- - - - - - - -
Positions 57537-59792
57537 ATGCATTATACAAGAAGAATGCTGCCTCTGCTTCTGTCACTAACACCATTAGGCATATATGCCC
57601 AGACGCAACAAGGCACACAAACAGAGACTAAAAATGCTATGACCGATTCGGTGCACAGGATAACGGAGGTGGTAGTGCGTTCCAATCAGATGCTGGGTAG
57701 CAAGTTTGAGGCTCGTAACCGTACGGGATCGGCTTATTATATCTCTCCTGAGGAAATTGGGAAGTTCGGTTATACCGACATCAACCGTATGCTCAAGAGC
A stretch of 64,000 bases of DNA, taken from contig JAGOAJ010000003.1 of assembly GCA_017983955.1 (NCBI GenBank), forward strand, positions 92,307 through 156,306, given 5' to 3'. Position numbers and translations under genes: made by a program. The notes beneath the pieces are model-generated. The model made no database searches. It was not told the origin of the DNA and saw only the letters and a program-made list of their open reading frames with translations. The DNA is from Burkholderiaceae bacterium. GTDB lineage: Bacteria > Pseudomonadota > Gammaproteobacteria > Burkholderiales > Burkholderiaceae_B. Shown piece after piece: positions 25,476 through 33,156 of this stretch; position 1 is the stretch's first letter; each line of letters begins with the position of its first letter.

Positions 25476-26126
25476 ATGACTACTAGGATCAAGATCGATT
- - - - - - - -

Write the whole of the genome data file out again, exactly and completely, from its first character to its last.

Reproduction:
Positions 57537-59792
57537 ATGCATTATACAAGAAGAATGCTGCCTCTGCTTCTGTCACTAACACCATTAGGCATATATGCCC
57601 AGACGCAACAAGGCACACAAACAGAGACTAAAAATGCTATGACCGATTCGGTGCACAGGATAACGGAGGTGGTAGTGCGTTCCAATCAGATGCTGGGTAG
57701 CAAGTTTGAGGCTCGTAACCGTACGGGATCGGCTTATTATATCTCTCCTGAGGAAATTGGGAAGTTCGGTTATACCGACATCAACCGTATGCTCAAGAGC
A stretch of 64,000 bases of DNA, taken from contig JAGOAJ010000003.1 of assembly GCA_017983955.1 (NCBI GenBank), forward strand, positions 92,307 through 156,306, given 5' to 3'. Position numbers and translations under genes: made by a program. The notes beneath the pieces are model-generated. The model made no database searches. It was not told the origin of the DNA and saw only the letters and a program-made list of their open reading frames with translations. The DNA is from Burkholderiaceae bacterium. GTDB lineage: Bacteria > Pseudomonadota > Gammaproteobacteria > Burkholderiales > Burkholderiaceae_B. Shown piece after piece: positions 25,476 through 33,156 of this stretch; position 1 is the stretch's first letter; each line of letters begins with the position of its first letter.

Positions 25476-26126
25476 ATGACTACTAGGATCAAGATCGATT